The Bottom Line
Jun 26 2013 - Lenovo's hybrid tablet and laptop design of the ThinkPad Helix will certainly appeal to those that want the mobility of the tablet but a better keyboard and running time that its docked mode can provide. The dock in particular provides it with one of the best keyboards out there for a convertible system and its battery life is one par with many of the better ultrabooks. The downside to all of this is a very high price tag the will discourage many on a budget and its relatively heavy nature when it is used in its laptop mode while traveling.
- Better Battery Life Than Tablet or Hybrid Competition
- Dock Provides an Excellent Keyboard and Trackpad
- Nice Build Quality
- Very Heavy When Used With Keyboard Dock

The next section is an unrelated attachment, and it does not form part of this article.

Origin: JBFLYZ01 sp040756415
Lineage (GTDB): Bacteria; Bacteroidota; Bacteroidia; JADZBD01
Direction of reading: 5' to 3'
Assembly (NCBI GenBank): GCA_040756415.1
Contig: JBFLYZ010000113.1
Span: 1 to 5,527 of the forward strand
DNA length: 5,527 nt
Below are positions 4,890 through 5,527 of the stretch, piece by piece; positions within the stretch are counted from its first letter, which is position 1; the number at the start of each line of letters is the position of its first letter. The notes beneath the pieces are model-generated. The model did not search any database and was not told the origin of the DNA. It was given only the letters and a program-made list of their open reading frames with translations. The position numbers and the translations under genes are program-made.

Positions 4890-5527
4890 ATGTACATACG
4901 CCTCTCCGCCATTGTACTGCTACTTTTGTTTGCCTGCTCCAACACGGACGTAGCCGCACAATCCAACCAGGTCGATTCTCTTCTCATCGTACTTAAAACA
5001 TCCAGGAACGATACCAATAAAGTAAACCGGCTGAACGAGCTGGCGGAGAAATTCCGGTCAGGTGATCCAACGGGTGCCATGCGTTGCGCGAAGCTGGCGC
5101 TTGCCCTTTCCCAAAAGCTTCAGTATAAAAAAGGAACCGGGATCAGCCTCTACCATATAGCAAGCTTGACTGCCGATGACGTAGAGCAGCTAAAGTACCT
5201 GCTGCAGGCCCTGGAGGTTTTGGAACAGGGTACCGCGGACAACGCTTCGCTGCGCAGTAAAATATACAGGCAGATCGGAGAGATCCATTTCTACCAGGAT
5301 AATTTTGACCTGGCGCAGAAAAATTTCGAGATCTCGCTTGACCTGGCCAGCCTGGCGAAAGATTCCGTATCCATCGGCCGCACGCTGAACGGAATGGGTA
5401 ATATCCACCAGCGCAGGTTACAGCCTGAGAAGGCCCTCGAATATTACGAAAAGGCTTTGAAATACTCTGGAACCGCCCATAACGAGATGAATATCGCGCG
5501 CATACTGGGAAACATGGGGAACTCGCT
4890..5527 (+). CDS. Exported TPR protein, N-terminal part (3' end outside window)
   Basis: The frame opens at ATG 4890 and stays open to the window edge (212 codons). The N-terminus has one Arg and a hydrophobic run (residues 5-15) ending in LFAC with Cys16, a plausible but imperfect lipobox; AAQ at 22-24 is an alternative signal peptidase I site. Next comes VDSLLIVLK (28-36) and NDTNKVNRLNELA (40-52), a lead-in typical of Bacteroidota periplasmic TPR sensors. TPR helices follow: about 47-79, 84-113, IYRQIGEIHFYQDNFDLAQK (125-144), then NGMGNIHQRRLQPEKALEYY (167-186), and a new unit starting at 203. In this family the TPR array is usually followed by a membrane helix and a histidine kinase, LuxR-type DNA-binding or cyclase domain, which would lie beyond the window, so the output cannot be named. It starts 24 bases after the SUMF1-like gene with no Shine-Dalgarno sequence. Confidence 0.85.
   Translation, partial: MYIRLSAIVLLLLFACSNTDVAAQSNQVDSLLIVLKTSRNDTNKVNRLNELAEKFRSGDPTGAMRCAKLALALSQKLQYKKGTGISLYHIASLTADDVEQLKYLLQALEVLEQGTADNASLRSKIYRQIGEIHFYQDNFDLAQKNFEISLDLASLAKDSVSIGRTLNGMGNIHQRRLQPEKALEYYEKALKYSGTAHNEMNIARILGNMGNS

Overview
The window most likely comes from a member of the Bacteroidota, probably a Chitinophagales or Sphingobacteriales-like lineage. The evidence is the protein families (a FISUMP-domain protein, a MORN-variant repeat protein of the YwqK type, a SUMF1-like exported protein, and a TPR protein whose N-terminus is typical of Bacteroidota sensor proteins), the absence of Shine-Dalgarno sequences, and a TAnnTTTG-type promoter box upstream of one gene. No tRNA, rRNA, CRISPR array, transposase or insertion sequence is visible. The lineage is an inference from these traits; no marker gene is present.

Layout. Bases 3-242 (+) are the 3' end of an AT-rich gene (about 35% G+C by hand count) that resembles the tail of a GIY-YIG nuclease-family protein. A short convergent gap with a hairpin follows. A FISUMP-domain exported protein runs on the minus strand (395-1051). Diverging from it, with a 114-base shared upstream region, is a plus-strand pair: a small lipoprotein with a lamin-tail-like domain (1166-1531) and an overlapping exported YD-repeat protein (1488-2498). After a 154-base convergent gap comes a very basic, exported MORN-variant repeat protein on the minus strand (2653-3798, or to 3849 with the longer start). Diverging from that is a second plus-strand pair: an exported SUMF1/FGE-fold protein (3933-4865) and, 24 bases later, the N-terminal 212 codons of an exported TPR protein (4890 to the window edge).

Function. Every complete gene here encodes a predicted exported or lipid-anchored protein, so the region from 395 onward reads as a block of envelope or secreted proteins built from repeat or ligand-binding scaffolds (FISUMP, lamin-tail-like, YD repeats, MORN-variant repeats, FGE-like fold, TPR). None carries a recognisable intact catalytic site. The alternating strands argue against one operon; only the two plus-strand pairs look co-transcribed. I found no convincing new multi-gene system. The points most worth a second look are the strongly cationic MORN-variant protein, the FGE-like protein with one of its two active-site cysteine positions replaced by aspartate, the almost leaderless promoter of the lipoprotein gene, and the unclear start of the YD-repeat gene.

- Rather Expensive
- Lacks SD Card Reader
- Intel Core i5-3427U Dual Core Processor
- 4GB PC3-12800 DDR3 Memory
- 128GB Solid State Memory
- 11.6" WUXGA (1920x1080) Mutlitouch Display With 2.0MP Webcam and 5MP Front Camera
- Intel HD Graphics 4000 Integrated Graphics
- 802.11a/g/n Wireless, Bluetooth
- USB 2.0, Two USB 3.0 (on Keyboard Dock), MiniDisplayport
- 11.7" x 8.3" x .5" (Tablet) or .8" (w/Dock) @ 1.8 lbs. (Tablet) or 3.8 lbs. (w/Dock)
- Windows 8 Professional
Review - Lenovo ThinkPad Helix
Jun 26 2013 - The Lenovo ThinkPad Helix is kind of a hard product to classify. Technically, it is an ultrabook, a tablet and a hybrid laptop all in a single package. This is because the primary computer is all housed in the display which is a tablet computer that also comes with a keyboard docking device. The tablet portion is a bit on the larger side because it uses a 11.6-inch display but it still comes in at just a half inch thick and weighs under two pounds. This makes it slightly larger than the Microsoft Surface Pro tablet but a bit thinner and lighter. The tablet has a nice sturdy feel to it but is a bit awkward as one edge houses all of the peripheral connectors plus several openings to hold it into the keyboard dock.